Art and Kabbalah Meet in Paintings by Sandra Valabregue

A collection of the latest work by Sandra Valabregue, a painter and independent scholar who specializes in medieval Kabbalah and philosophy, is on exhibition at BEKI until June 2. Called “Circles in the Tree,” it shows her recent focus on Jewish topics such as Angels, Talisman, Hamsah and the sefirotic tree. 

Valabregue, who has lived mostly in Jerusalem for the last 20 years, has gathered the ancient Jewish iconography and reinterpreted it into a new iconography. “I gathered, from ancient manuscripts and early prints, images of angels, demons, kmeot (amulets), ilanot (trees), and hamsot,” she explains. “The idea is to create new icons from ancient ones, to revive them and give them new form.” Since her inspiration is from the “ilaney sefirot”, a visual tradition that was vibrant up to the 19th century, she calls this project “Partzufim and Ilanot” (divine faces and trees).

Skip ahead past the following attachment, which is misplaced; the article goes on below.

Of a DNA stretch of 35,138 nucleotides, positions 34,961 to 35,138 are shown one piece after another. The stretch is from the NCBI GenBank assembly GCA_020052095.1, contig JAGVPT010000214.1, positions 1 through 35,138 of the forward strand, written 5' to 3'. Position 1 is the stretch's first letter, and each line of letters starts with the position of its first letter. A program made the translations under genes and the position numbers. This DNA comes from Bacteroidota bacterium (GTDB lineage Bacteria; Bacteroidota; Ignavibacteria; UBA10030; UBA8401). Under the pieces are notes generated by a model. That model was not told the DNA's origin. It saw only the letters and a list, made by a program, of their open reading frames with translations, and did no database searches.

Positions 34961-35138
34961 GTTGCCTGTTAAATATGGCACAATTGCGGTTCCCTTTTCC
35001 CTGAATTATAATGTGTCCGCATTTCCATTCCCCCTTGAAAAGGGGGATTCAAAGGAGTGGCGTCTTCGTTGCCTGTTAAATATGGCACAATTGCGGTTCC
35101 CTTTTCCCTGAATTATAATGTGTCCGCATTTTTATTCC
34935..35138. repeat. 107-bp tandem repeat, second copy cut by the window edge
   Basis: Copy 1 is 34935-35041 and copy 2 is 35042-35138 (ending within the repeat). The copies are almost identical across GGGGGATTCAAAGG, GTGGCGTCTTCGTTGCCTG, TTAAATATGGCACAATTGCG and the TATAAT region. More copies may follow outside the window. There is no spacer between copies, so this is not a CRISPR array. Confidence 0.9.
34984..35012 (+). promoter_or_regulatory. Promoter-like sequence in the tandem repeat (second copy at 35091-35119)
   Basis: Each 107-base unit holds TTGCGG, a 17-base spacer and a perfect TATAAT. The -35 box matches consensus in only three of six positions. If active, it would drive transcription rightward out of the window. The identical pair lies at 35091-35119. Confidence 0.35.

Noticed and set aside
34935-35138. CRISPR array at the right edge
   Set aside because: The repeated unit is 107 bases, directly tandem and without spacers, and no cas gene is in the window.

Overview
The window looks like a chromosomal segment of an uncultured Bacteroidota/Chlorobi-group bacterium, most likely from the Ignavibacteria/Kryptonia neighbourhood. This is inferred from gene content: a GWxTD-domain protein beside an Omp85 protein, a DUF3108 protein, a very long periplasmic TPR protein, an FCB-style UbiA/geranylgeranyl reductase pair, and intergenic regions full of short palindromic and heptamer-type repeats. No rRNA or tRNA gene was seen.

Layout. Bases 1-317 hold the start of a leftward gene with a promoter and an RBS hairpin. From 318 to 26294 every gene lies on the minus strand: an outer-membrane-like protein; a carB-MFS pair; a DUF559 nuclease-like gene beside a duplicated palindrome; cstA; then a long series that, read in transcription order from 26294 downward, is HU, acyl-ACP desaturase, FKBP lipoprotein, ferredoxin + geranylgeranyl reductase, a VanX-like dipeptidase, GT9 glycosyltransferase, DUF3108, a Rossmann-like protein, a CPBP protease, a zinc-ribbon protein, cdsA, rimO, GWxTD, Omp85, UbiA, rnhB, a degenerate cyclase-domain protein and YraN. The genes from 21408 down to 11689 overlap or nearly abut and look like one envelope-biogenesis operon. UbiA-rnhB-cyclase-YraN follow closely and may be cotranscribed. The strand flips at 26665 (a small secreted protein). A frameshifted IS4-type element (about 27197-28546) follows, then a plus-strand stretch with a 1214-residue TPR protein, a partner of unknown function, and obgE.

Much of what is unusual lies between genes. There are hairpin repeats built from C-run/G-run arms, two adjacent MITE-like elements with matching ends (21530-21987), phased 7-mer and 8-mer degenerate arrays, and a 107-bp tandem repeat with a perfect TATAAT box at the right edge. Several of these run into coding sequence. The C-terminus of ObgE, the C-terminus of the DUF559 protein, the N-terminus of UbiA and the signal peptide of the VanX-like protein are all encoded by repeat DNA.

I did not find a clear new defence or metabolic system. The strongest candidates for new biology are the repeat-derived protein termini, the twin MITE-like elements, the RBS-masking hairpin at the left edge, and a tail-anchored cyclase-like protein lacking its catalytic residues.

Born in France, Valabregue obtained her M.A. in Philosophy from the Sorbonne, an M.A. in art from the Beaux Arts de Paris, and a PhD in Jewish Thought from Hebrew University. Currently a visiting scholar at Yale University, she has taught at Yale, UCLA, Queens College, Columbia University, and institutions in Israel. She has exhibited her work in France, Israel and the US, including at BEKI in 2011. She will present an artist’s talk on Saturday, May 18 at 12:45 pm; Sabbath rules will be observed.

Subscribe to posts